BACK TO INDEX
Publications about 'toggle switch'
Articles in journal or book chapters
B. de Freitas Magalh„es,
and M. Bennett.
Pattern formation and bistability in a synthetic intercellular genetic toggle.
Note: Submitted.Keyword(s): synthetic biology,
Differentiation within multicellular organisms is a complex process that helps to establish spatial patterning and tissue formation within the body. Often, the differentiation of cells is governed by morphogens and intercellular signaling molecules that guide the fate of each cell, frequently using toggle-like regulatory components. Synthetic biologists have long sought to recapitulate patterned differentiation with engineered cellular communities and various methods for differentiating bacteria have been invented. Here, we couple a synthetic co-repressive toggle switch with intercellular signaling pathways to create a "quorum-sensing toggle." We show that this circuit not only exhibits population-wide bistability in a well-mixed liquid environment, but also generates patterns of differentiation in colonies grown on agar containing an externally supplied morphogen.
and J. K. Kim.
Derivation of stationary distributions of biochemical reaction networks via structure transformation.
Keyword(s): stationary distribution,
chemical reaction networks,
biochemical reaction networks,
chemical master equation,
Long-term behaviors of biochemical reaction networks (BRNs) are described by steady states in deterministic models and stationary distributions in stochastic models. Unlike deterministic steady states, stationary distributions capturing inherent fluctuations of reactions are extremely difficult to derive analytically due to the curse of dimensionality. Here, we develop a method to derive analytic stationary distributions from deterministic steady states by transforming BRNs to have a special dynamic property, called complex balancing. Specifically, we merge nodes and edges of BRNs to match in- and out-flows of each node. This allows us to derive the stationary distributions of a large class of BRNs, including autophosphorylation networks of EGFR, PAK1, and Aurora B kinase and a genetic toggle switch. This reveals the unique properties of their stochastic dynamics such as robustness, sensitivity, and multimodality. Importantly, we provide a user-friendly computational package, CASTANET, that automatically derives symbolic expressions of the stationary distributions of BRNs to understand their long-term stochasticity.
M. A. Al-Radhawi,
D. Del Vecchio,
and E. D. Sontag.
Multi-modality in gene regulatory networks with slow gene binding.
PLoS Computational Biology,
chemical master equations,
In biological processes such as embryonic development, hematopoietic cell differentiation, and the arising of tumor heterogeneity and consequent resistance to therapy, mechanisms of gene activation and deactivation may play a role in the emergence of phenotypically heterogeneous yet genetically identical (clonal) cellular populations. Mathematically, the variability in phenotypes in the absence of genetic variation can be modeled through the existence of multiple metastable attractors in nonlinear systems subject with stochastic switching, each one of them associated to an alternative epigenetic state. An important theoretical and practical question is that of estimating the number and location of these states, as well as their relative probabilities of occurrence. This paper focuses on a rigorous analytic characterization of multiple modes under slow promoter kinetics, which is a feature of epigenetic regulation. It characterizes the stationary distributions of Chemical Master Equations for gene regulatory networks as a mixture of Poisson distributions. As illustrations, the theory is used to tease out the role of cooperative binding in stochastic models in comparison to deterministic models, and applications are given to various model systems, such as toggle switches in isolation or in communicating populations and a trans-differentiation network.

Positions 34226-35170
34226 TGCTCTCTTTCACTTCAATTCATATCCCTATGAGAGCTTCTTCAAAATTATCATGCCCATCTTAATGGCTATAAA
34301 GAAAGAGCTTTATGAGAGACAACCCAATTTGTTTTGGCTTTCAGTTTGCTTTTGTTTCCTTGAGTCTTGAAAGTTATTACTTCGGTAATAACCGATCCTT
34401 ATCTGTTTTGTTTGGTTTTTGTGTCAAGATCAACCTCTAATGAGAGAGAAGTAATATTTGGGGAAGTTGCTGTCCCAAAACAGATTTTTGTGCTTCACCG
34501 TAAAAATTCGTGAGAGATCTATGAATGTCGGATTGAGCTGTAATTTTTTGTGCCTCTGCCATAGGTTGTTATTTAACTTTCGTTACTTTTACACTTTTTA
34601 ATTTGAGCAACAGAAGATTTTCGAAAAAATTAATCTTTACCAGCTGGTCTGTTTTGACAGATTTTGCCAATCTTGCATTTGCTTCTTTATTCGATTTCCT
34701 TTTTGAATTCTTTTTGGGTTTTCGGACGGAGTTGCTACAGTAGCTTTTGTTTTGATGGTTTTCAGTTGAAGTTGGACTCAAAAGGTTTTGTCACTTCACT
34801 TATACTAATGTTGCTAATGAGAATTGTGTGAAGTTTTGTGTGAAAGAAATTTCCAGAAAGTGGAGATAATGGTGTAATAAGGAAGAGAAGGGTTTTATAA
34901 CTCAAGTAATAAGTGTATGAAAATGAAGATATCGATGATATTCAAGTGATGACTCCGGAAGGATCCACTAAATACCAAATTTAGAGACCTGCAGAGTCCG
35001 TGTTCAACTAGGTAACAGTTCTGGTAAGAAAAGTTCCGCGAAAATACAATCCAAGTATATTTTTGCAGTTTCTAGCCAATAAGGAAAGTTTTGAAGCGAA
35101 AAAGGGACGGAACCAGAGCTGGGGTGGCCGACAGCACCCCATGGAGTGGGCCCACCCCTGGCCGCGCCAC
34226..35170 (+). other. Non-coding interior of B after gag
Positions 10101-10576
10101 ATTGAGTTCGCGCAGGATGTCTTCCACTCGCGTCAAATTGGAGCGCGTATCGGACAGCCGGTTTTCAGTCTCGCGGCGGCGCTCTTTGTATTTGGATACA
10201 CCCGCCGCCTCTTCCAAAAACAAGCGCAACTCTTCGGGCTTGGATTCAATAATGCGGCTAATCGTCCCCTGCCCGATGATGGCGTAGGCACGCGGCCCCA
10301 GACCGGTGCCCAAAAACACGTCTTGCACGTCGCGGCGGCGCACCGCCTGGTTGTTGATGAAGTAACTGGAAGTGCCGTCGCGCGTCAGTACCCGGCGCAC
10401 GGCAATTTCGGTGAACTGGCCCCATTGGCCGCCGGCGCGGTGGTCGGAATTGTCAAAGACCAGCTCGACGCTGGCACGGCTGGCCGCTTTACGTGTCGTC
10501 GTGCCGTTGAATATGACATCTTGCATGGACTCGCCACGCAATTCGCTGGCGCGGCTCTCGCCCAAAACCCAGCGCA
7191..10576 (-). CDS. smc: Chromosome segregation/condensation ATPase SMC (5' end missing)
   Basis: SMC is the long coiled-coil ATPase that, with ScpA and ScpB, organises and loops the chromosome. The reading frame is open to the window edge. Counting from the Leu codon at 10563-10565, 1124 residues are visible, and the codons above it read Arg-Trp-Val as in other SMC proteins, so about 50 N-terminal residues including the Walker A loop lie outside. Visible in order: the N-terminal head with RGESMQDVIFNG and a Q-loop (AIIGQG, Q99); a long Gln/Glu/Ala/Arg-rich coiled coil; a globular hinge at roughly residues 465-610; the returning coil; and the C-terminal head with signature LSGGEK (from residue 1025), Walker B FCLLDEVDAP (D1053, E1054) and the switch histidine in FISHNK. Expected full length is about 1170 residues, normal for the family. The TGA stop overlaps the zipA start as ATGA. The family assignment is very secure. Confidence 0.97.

E.V. Nikolaev and E.D. Sontag.
Quorum-sensing synchronization of synthetic toggle switches: A design based on monotone dynamical systems theory.
PLoS Computational Biology,
Keyword(s): quorum sensing,
Synthetic constructs in biotechnology, bio-computing, and proposed gene therapy interventions are often based on plasmids or transfected circuits which implement some form of on-off (toggle or flip-flop) switch. For example, the expression of a protein used for therapeutic purposes might be triggered by the recognition of a specific combination of inducers (e.g., antigens), and memory of this event should be maintained across a cell population until a specific stimulus commands a coordinated shut-off. The robustness of such a design is hampered by molecular (intrinsic) or environmental (extrinsic) noise, which may lead to spontaneous changes of state in a subset of the population and is reflected in the bimodality of protein expression, as measured for example using flow cytometry. In this context, a majority-vote correction circuit, which brings deviant cells back into the required state, is highly desirable. To address this concrete challenge, we have developed a new theoretical design for quorum-sensing (QS) synthetic toggles. QS provides a way for cells to broadcast their states to the population as a whole so as to facilitate consensus. Our design is endowed with strong theoretical guarantees, based on monotone dynamical systems theory, of global stability and no oscillations, and which leads to robust consensus states.
BACK TO INDEX
This material is presented to ensure timely dissemination of
scholarly and technical work. Copyright and all rights therein
are retained by authors or by other copyright holders.
Last modified: Mon Nov 7 18:17:08 2022
This document was translated from BibTEX by